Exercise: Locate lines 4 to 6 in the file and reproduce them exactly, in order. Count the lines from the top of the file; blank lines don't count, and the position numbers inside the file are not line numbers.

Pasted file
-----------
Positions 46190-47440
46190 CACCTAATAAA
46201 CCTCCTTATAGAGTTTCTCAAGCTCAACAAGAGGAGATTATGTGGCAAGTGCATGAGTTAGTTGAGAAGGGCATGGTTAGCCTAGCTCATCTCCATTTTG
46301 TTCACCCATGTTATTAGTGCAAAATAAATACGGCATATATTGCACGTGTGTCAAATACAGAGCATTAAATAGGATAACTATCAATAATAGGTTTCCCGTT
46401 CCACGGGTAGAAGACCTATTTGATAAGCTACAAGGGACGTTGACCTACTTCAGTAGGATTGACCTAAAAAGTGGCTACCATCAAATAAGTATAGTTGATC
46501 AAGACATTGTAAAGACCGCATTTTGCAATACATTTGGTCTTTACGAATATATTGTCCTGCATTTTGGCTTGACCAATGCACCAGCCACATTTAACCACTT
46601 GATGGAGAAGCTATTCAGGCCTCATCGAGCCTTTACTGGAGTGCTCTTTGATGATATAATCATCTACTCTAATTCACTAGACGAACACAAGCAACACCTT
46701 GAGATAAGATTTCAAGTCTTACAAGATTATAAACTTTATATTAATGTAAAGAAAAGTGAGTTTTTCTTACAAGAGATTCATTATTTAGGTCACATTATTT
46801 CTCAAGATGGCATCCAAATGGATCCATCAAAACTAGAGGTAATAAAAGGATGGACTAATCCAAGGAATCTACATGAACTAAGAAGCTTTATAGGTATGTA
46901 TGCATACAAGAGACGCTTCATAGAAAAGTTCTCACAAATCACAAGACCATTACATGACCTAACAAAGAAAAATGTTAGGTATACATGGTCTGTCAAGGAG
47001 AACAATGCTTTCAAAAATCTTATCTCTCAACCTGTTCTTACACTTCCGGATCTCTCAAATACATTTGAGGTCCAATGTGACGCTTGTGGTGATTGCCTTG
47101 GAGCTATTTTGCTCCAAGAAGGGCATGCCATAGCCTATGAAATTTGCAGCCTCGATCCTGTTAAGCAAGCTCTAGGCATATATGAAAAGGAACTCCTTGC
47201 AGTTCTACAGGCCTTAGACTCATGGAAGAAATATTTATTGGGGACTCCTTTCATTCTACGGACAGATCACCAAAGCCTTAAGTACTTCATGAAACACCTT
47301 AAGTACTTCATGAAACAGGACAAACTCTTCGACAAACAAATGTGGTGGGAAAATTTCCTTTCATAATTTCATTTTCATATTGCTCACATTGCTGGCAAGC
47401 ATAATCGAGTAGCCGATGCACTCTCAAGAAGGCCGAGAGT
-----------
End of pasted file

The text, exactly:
46301 TTCACCCATGTTATTAGTGCAAAATAAATACGGCATATATTGCACGTGTGTCAAATACAGAGCATTAAATAGGATAACTATCAATAATAGGTTTCCCGTT
46401 CCACGGGTAGAAGACCTATTTGATAAGCTACAAGGGACGTTGACCTACTTCAGTAGGATTGACCTAAAAAGTGGCTACCATCAAATAAGTATAGTTGATC
46501 AAGACATTGTAAAGACCGCATTTTGCAATACATTTGGTCTTTACGAATATATTGTCCTGCATTTTGGCTTGACCAATGCACCAGCCACATTTAACCACTT